Have you ever watched In Bruges? This film was a triumphant mix of wit and sarcasm, taking a hitwoman with a big heart and using it to create an emotional dark comedy. Well, remove the comedy, the sympathetic character portrayals, pretty much anything else you liked about it, and you might get something like Ava. This is undeniably not a good film, despite its star-studded cast, and so we must ask: where did it all go wrong?
One can see why Netflix had so much faith in the project. It has all the makings of a good film: excellent acting, an exciting plot, action… and somehow it is still incredibly boring. The film lacks character; watching it, one feels as though director Tate Taylor had been commissioned to make a spy film and did just that, except without using any creativity or individuality whatsoever.
Clichés are also carelessly tossed about, and nothing is done to execute them in a way one might find refreshing, producing a movie that every viewer will have seen before. Jessica Chastain plays a hitwoman with a guilty conscience on the run from her employers Colin Farrell and John Malkovich, the latter being her handler-cum-father-figure. It is a story in desperate need of a revamp: the fact that this is not done is the most frustrating thing about watching this film.
Attention should have been given especially to Chastain’s titular role. On paper, Ava is a three-dimensional character turned absolute badass, with all the potential to become an iconic action hero for Chastain’s CV. However, Taylor does not take any initiative to achieve this. Ava’s fight scenes are shoddily developed, poorly staged, and proper focus is not given to the aspects of this character that make her so great to watch.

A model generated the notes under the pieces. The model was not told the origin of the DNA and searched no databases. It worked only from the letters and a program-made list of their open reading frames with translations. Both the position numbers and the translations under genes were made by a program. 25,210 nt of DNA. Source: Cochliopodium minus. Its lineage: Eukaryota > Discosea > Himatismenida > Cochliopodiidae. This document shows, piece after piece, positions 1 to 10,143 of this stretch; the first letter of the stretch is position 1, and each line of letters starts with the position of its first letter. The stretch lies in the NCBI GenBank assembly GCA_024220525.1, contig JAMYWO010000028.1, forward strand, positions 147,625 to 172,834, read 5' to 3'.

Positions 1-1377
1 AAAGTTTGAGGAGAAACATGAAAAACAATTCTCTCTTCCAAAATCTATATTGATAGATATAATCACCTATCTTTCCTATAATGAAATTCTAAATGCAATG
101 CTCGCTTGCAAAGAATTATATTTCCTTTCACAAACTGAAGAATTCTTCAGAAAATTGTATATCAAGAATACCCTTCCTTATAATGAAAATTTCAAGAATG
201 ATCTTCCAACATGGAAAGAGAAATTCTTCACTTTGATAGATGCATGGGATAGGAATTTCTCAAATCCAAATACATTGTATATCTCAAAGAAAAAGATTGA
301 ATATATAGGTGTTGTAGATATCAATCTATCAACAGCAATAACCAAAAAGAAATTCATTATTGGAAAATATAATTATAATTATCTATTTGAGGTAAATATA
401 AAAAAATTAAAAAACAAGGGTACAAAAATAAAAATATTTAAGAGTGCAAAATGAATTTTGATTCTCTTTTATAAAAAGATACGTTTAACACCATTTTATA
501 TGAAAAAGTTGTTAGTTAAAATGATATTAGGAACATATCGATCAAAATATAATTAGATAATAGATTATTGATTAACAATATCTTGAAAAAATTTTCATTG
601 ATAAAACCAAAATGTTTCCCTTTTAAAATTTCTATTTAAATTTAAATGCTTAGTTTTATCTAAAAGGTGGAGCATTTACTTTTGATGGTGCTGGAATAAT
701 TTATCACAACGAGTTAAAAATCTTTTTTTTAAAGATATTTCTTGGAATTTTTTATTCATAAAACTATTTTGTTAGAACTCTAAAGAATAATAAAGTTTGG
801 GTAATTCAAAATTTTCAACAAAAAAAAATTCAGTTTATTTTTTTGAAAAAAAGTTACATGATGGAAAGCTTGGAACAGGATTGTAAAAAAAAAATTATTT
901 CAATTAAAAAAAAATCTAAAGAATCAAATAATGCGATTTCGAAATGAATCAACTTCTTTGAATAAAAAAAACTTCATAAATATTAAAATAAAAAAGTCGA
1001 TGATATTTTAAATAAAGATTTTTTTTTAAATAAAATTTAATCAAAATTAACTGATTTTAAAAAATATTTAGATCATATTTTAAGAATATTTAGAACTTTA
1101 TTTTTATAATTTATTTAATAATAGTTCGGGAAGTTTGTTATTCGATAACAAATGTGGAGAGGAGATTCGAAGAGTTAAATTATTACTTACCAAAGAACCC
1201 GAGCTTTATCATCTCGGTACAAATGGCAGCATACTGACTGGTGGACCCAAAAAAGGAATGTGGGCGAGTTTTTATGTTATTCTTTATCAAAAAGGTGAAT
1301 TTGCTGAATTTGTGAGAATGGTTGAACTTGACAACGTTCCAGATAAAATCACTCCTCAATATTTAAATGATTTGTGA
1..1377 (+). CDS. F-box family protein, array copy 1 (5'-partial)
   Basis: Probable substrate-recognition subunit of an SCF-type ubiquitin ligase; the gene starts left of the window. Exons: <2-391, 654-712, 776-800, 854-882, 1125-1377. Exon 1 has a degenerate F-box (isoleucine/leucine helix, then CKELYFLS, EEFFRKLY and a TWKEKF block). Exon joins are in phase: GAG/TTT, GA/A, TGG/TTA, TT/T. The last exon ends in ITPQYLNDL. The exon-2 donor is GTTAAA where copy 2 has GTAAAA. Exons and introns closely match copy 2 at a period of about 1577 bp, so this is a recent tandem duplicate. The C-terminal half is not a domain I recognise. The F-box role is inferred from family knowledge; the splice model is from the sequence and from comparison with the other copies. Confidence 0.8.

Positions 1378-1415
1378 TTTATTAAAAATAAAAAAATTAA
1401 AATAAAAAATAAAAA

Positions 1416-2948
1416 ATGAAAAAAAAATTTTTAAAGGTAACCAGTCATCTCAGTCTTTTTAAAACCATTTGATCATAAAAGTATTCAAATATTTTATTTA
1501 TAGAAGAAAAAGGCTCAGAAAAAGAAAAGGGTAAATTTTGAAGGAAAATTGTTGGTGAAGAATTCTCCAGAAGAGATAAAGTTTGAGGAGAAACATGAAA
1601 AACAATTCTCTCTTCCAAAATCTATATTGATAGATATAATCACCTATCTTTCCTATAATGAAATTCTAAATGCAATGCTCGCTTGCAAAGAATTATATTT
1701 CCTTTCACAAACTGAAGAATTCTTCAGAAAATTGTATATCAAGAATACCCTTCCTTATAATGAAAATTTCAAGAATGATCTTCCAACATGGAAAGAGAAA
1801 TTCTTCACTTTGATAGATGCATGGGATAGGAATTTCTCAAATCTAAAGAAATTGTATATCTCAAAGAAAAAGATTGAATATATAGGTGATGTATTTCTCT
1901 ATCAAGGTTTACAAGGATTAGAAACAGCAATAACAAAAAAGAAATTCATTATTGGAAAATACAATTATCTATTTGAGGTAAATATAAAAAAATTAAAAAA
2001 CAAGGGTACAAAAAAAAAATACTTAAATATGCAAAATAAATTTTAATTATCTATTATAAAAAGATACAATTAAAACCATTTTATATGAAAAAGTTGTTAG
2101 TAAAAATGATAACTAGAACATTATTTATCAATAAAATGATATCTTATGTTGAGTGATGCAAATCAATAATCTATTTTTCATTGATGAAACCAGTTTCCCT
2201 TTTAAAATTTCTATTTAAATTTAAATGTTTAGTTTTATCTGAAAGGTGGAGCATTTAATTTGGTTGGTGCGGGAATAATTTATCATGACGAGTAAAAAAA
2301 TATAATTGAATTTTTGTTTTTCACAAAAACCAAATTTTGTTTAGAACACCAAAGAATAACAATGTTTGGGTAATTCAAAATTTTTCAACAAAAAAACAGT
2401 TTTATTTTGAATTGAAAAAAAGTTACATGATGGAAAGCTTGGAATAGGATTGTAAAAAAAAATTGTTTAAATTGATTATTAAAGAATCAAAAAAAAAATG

At the beginning of the movie, a montage of newspaper clippings and confidential files is shown in the opening titles that is supposed to explain Ava’s backstory, and how she came to be a hitwoman. It’s as if the producers couldn’t be bothered to work the information into the film – or watched it and realised it might not be clear – so instead threw this in during post-production. The montage is cringey, confusing, and proves that first impressions really do matter.
I won’t attempt to suggest how it could have been improved, but I will say that above all else, one should take away from Ava that no amount of good acting can save a film. Killing Eve, for instance, is another story of a loose canon hitwoman and her caring handler, which adopts a beautifully feminine, sun-drenched European aesthetic that has since become synonymous with the show. They’ve also introduced a new cat-and-mouse storyline, which is very refreshing. Watching Ava, you find yourself wishing that something like this had been done, or indeed anything at all to stop you from dozing off on the sofa.
Sadly, Ava takes no such creative licence. It is a late-night B movie at its core. Every aspect of it has potential, but it is never explored. But watching Ava is not a fruitless endeavour. If anything, this is a lesson in the sheer amount it takes to put a good film together, showing viewers just how awful something can be if the effort is not put in. So, next time you watch a film you really enjoy, or skip through an awards ceremony screening to see who gets Best Actress, remember all the wonderful work it takes to make a film watchable: it really is awe-inspiring.
Image: MisterHP7 via Wikimedia Commons